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Saturday, Jan. 21, 2012
Morrison, handlers have lost the plot
We may never know how good Ravel Morrison could have been, but we already know how bad he is.
Morrison, 18, has played three games for Manchester United, yet the winger is so highly rated at Old Trafford that they believe he could be another Paul Scholes. As he made his way through the academy system, where he mesmerized the youth coaches, it was quickly obvious Morrison was a star in the making.
But despite his tender years — probably the only aspect of Morrison that tender can be used to describe — in 2011 he pleaded guilty to two counts of witness intimidation and was placed on a referral order that expires this month. He has a police caution for assaulting his mother. It is alleged, among other things, he has failed to turn up for training on occasion.
Word is United are ready to allow Morrison to leave Old Trafford because a player who has a temper rather than temperament is asking for too much money.
Yes, an 18-year-old is pricing himself out of United's range. They could agree terms with Wayne Rooney, but not Ravel Morrison who is said to earn £1,200 a week, which is probably £1,000 more than most kids his age.
He has rejected United's offer of a new contract and Sir Alex Ferguson, who described the forward as "very, very talented," said Morrison and Key Sports Management had made "unrealistic" demands and that "his agent has been working very hard to find him another club."
It was not too long ago that a young player at Old Trafford happily accepted any new contract offered because they were with the biggest and most successful club in England.
Isn't that what every footballer wants?
To be with the best?
Times are changing and perhaps in the eyes of some being with the best is not good enough. If Morrison, who must clean up his off-field act wherever he plays, is as good as Ferguson and his coaches believe — and they are not bad judges — he could soon be pressing for a place in the first team.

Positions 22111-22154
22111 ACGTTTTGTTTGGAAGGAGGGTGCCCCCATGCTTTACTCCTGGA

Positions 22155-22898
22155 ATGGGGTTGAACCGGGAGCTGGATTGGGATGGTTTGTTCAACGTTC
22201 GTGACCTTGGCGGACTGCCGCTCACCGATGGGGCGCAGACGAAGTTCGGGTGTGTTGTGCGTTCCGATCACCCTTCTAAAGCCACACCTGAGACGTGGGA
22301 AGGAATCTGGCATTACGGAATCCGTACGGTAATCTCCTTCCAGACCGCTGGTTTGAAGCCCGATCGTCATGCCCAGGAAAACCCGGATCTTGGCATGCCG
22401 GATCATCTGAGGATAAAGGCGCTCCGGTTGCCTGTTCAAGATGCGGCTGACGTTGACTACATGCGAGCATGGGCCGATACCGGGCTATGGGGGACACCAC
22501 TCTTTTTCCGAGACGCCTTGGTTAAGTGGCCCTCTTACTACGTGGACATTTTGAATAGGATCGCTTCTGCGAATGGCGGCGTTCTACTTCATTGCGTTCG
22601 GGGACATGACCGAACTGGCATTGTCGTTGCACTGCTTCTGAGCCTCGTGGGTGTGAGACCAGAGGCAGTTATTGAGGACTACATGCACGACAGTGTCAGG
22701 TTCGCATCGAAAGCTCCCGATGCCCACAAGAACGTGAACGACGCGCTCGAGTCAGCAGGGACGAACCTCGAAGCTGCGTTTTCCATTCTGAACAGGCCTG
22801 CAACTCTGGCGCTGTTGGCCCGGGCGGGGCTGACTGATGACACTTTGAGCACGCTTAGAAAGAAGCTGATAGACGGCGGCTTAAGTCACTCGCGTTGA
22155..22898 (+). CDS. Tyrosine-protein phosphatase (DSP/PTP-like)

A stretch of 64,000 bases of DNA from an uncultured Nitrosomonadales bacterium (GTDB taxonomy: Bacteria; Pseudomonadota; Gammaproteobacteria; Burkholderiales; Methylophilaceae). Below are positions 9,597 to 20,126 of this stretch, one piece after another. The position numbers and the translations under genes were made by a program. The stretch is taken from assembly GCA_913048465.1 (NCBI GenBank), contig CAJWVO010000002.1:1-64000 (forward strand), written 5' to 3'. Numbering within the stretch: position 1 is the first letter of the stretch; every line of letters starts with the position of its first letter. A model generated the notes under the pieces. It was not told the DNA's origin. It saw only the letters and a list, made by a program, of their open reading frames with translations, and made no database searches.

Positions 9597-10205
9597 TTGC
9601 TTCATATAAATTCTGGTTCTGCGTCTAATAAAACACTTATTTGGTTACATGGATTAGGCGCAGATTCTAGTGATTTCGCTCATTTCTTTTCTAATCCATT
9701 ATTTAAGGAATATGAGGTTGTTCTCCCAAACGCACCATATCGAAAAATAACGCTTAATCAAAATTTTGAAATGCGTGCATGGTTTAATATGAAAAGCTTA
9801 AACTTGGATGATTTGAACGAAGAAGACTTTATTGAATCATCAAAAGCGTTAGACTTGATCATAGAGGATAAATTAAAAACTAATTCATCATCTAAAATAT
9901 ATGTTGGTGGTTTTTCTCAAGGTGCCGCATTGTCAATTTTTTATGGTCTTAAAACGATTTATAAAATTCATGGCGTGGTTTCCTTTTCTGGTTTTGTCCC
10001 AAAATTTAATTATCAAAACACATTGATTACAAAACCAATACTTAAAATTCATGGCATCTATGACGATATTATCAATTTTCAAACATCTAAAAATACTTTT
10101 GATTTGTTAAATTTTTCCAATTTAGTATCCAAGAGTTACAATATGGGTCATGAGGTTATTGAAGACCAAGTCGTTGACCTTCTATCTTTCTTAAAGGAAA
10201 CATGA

Riches of every kind are virtually guaranteed at the Theatre of Dreams, but maybe Team Morrison is happy with the millionaires knackers yard.
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THE METROPOLITAN Police will heave a huge sigh of relief if John Terry is sent off against Norwich on Saturday because it would mean the Chelsea captain is suspended from next Saturday's F.A. Cup fourth-round game at Queens Park Rangers.
Terry is scheduled to face Anton Ferdinand for the first time since the England international was charged with using racist language against the Rangers defender when the teams met last October.
QPR manager Mark Hughes has confirmed Ferdinand will play, while Terry is adamant he wants to lead Chelsea even though the match comes only four days before his magistrates' court hearing in relation to the Ferdinand incident.
The inevitable hostile reception Terry will receive would not bother him, but the clash of the rivals as an hors d'oeuvres to a court appearance presents a serious security risk. Extra stewards and police will be on duty at Loftus Road, but the worry is one hothead will revel in his 15 minutes of fame to make the wrong sort of name for himself.
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ROBERTO MANCINI admits his waving of an imaginary card on the touchline after an opponent has, in his view, committed a red-card offense, does not influence the referee.
Which begs the question: why do it?
The Manchester City manager has been in charge for over two years, so the "cultural difference" argument he tried to cite does not wash as he has only just started the card trick. Of course, he could easily be stopped by strong match officials because what he does can be deemed as dissent by action.
If Mancini becomes a card shark again Sunday when Tottenham visits Eastlands, the fourth official should report Mancini to referee Howard Webb, who has the power to send him to the stand, a Football Association charge would follow and hopefully the Italian would get the message that the waving of an invisible red card is not a very good idea.
While City lead the Premier League, they have lost three of their last five matches, the absence of the suspended Vincent Kompany and YaYa Toure who is on African Cup of Nations duty, are significant.
Victory for Spurs, unbeaten in nine, would put them within two points of City and their midfield of Aaron Lennon, Luka Modric, Scott Parker and Gareth Bale is as good as any in Europe outside of Barcelona.
Edin Dzeko scored four times when City won 5-1 at White Hart Lane last August, but Spurs will be a very different proposition this time.
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CHRISTOPHER SAMBA, the Blackburn Rovers defender, has had a transfer request rejected. Samba had hoped the club would respect his decision to leave, just as he respected their decision to offer him a new, improved contract 11 months ago which runs to 2015.
The Congo international joined Rovers from Hertha Berlin, where he was a bit part player, for £400,000 four years ago. At Ewood Park, Samba has become one of the most dominant defenders in the Premier League, a status Blackburn isdesperately trying to cling on to.
Why do the words rat, sinking ship and desert spring to mind?
Christopher Davies was a longtime Premier League correspondent for the London Daily Telegraph.